Claudette Colvin.jpeg

Claudette Colvin

By Julie Jacobson/AP

MONTGOMERY — When Claudette Colvin was pulled off a bus by police and jailed for refusing to give up her seat to a white woman at age 15, she didn't care about the consequences that could follow.

She knew is was the right thing to do. 

Colvin was sentenced to indefinite probation for violating Alabama’s segregation laws and assaulting an officer while being removed from the bus 66 years ago. She went on with her life carrying the stigma in Montgomery of being "that girl.” 

“Over and over again, I was fired from those jobs after my bosses found out I was 'that girl' who had sat on the bus," 82-year-old Colvin said in her request to Montgomery County Juvenile Court to have her juvenile record expunged. "And back then they didn’t just say 'girl' they used the n-word. I was notorious and employing me was a liability."

Colvin recalled that day, March 2, 1956, shortly after the end of Black History Month—then called Negro History Month. She felt empowered by what she'd learned from her teachers about Black history. 

“I was also thinking of a Black boy, Jeremiah Rose, from my neighborhood who had recently been sentenced to death," Colvin said in the filing. "I was thinking of how unfair it was that there were two sets of standards, one for white people and one for African Americans. A white man would have never been sentenced to death for doing what my friend was convicted of. All of those things were on my mind that afternoon."  

Colvin said there were no more seats left on the white section of the city of Montgomery bus. Colvin and her friends were sitting in the front of what at that time was called the "colored section" and were asked by the bus driver to stand up so a white woman could have the row to herself. 

She felt that “history” had her glued to the seat. 

“My three seat mates got up, but I felt glued to the seat," Colvin said. "People think it was just about a seat on the bus but it was about so much more than that. It was about my constitutional right rights. It was about history. It was about injustices that I witnessed everyday.” 

Colvin recalled being dragged off the bus, handcuffed and taken to jail and was later sentenced to indefinite probation pending good behavior. She went on to receive her GED and stayed in Alabama almost five years after her arrest, trying to maintain employment. She ultimately moved to New York where she felt it was was safer, but remained fearful when visiting Alabama due to being on probation.  

"I never thought much about the fact that I was a fugitive from justice," Colvin said in court documents. "But I know my family thought about it. I know they were terrified every time I came home...and they were terrified of the consequences of having me there."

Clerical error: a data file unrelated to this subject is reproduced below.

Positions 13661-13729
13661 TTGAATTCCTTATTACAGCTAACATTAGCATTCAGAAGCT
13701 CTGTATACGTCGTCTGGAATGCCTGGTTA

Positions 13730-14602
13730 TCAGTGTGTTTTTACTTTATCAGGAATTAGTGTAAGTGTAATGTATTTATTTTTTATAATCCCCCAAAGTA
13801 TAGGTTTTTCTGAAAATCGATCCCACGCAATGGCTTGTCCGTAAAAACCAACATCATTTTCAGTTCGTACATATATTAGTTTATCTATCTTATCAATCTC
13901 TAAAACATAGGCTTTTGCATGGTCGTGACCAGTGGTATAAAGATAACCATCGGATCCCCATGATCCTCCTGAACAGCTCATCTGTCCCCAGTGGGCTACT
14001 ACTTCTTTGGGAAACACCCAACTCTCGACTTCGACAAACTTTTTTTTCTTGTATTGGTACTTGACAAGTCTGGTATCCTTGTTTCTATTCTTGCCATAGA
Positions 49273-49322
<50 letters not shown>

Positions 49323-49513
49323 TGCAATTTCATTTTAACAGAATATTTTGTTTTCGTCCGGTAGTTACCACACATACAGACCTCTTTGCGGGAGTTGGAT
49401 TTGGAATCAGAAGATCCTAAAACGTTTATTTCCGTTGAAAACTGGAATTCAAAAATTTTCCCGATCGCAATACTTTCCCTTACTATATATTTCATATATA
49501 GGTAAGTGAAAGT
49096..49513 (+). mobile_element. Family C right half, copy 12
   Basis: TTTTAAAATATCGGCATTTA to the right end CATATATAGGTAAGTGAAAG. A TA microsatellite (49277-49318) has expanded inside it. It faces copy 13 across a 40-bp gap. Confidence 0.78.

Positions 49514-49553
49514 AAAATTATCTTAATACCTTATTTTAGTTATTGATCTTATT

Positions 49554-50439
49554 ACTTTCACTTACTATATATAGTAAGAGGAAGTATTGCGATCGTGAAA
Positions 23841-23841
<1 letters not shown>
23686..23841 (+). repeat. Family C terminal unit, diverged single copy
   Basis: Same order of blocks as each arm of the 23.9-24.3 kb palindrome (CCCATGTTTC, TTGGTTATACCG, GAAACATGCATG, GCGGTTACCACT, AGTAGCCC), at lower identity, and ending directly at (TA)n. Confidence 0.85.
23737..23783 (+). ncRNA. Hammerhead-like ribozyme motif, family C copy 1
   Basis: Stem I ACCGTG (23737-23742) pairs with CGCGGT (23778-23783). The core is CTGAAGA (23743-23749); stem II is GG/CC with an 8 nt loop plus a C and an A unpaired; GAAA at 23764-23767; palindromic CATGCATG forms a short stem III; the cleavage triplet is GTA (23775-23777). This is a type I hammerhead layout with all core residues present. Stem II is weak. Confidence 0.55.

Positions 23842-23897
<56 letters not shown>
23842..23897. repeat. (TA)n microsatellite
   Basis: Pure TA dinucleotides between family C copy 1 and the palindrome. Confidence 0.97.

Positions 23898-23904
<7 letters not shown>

Now age 82 and 66 years after her arrest, Colvin filed a request to the court on Oct. 26 to have her juvenile record expunged of the arrest for refusing to comply with the Jim Crow era law that required Blacks to surrender their seats on public buses in favor of white bus riders, a law that was ruled unconstitutional by the Supreme Court in 1956. 

Colvin's arrest came nine months before the arrest of Rosa Parks, who was infamously arrested for refusing to give up her seat on a Montgomery bus to a white passenger. Parks's arrest led to the Montgomery Bus Boycott, a year-long civil rights protest in which Blacks refused to ride city buses. That protest led to the Supreme Court's decision.  

Montgomery County District Attorney Daryl Bailey called it “an honor” to be in support of Colvin’s request to have her record expunged.

“Equally deserving of recognition for their heroism are countless ‘foot soldiers’ whose names are not in the history books, but are, in some cases preserved in legal documents accusing and convicting them of violating the unjust and unconstitutional laws that were in place during the Jim Crow Era,” Bailey said. 

“Her actions back in March of 1955 were conscientious, not criminal. Inspired, not illegal. They should have led to praise, not prosecution…This is her legacy. A legacy that moving forward, will have all traces of criminality expunged, so that Ms. Colvin can be solely recognized as a hero for justice, civil rights, and humanity."

Colvin said having her record expunged would mean something to her grand-and great-grand children. She also hopes it will pave a way for societal progress.

"When I think about who I'm seeking to have my name cleared by the state for, it is because I believe if that happened it would show the generation growing up now that process is possible and things do get better. It will inspire them to make the world better," she said.

As of Nov. 2, Colvin's case had not yet been scheduled to be heard by a judge.

In 2016, the Alabama legislature approved "The Rosa Parks Act" which set up a processes to pardon Parks and others arrested for violating segregation laws. However, arrests would still be public record, unless expunged, according to the bill. 

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